An Historical and Descriptive Account of China: Its Ancient and Modern History, Language, Literature, Religion, Government, Industry, Manners, and Social State ...

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Oliver & Boyd, 1843 - China
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Page 153 - Sinse next repair to the place and take up the articles which they left, and having drawn out the stalks and fibres, they nicely double the leaves, make them into a circular shape, and thrust into them the fibres of the reeds. Thus three kinds of malabathrum are formed ; that from the larger leaf is called hadrosphaerum; that from the middling one, mesosphserum; that from the smaller, microsphserum.
Page 32 - Their civilization/' says Williams, " has been developed under peculiar forms and influences, and must be compared to, rather than judged of by that of Europeans ; the dissimilarity is as wide, perhaps, as can possibly exist between two races of beings having the same common nature and wants. A people...
Page 313 - ... performed by concealed actors who were quite perfect in their parts, and performed their characters to admiration. These two marine and land regiments, after separately parading in a circular procession for a considerable time, at last joined together, and forming one body, came to the front of the stage, when, after a few evolutions, they opened to the right and left to give room for the whale, who seemed to be the commanding officer, to waddle forward, and who, taking his station exactly opposite...
Page 59 - An emperor knows how to govern, when he leaves poets at liberty to make verses, the populace to act plays, historians to tell the truth, the ministers to give advice, the poor to murmur while they pay taxes, students to repeat their lessons aloud, the people to talk of news, and old men to find fault with every thing, — affairs then goon without much inconvenience.
Page 178 - In the world there is not the like, nor a place in which there are found so many pleasures, that a man would imagine himself in paradise.
Page 329 - Journal of the Proceedings of the late Embassy to China. By Henry Ellis, Esq. Secretary of Embassy, and third Commissioner.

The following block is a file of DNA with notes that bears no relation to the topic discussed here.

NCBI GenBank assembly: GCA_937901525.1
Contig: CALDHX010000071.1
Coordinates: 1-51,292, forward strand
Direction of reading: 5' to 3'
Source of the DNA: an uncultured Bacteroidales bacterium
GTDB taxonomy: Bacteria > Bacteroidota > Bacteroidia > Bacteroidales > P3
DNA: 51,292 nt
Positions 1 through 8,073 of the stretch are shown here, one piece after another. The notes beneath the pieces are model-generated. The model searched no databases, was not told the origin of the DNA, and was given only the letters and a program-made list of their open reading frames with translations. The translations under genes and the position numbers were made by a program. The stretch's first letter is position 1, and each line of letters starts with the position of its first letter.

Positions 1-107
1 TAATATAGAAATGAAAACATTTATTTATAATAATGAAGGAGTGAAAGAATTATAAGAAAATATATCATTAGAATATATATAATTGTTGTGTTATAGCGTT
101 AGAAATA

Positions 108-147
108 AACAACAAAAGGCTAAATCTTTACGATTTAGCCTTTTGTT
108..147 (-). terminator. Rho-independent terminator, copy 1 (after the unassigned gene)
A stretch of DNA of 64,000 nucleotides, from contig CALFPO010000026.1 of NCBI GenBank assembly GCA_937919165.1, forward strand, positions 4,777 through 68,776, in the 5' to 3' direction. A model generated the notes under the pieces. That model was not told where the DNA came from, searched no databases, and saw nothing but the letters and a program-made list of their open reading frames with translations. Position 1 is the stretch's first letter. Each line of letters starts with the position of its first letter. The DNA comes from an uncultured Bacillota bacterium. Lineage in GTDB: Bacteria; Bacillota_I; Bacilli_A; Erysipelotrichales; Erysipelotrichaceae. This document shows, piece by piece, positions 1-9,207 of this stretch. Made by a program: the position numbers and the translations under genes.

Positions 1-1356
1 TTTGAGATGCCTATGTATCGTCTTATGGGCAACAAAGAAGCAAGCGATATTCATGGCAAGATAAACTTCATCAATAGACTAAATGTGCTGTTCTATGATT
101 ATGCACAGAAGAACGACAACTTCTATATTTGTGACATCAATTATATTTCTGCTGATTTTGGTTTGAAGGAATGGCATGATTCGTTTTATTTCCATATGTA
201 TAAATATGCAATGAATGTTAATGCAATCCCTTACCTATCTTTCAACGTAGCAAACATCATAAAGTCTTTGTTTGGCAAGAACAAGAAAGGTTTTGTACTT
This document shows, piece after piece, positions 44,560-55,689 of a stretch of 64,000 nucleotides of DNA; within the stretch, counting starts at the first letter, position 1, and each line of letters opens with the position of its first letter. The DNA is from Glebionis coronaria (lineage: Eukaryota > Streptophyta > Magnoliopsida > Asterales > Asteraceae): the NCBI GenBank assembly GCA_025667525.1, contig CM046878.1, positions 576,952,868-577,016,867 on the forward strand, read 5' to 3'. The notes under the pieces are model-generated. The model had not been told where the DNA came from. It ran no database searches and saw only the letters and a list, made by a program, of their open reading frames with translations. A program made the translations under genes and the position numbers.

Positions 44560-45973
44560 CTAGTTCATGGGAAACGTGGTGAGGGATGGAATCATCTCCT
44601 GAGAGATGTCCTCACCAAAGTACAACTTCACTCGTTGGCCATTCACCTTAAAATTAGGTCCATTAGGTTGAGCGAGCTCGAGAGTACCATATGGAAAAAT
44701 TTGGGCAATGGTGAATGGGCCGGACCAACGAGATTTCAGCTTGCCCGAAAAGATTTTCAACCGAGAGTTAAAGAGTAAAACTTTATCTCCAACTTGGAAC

Page 32 - ... of Europeans ; the dissimilarity is as wide, perhaps, as can possibly exist between two races of beings having the same common nature and wants. A people by whom some of the most important inventions of modern Europe were anticipated (such as the compass, porcelain, gunpowder, paper, printing), and were known and practised many centuries earlier; who probably amount to more than...
Page 8 - Tables and other works display a thorough acquaintance, not only with the scientific principles of his profession, but also with the intricate straits and channels to which he here supplies a guide. In composing the chapter for which we are indebted to him, he communicated with Captain Horsburgh, who liberally allowed the use of his valuable collections.
Page 7 - Without entering into a minute detail of facts, he has sought to exhibit tha advances made in civilization and the arts ; the most memorable events that distinguished the successive dynasties; together with a philosophical view of the causes whence originated their rise and their downfall. . He then adverts to the knowledge possessed by the Greeks and Romans relative to China ; on which subject he presumes to hope that he has thrown additional light, by tracing an early maritime route to Canton,...
Page 8 - This task has been ably performed by Captain Lynn, — an officer long employed by the Company in navigating their vessels, and afterwards as Examiner of their naval officers, and whose Nautical Tables and other works display a thorough acquaintance, not only with the scientific principles of his profession, but also with the intricate straits and channels to which he here supplies a guide.

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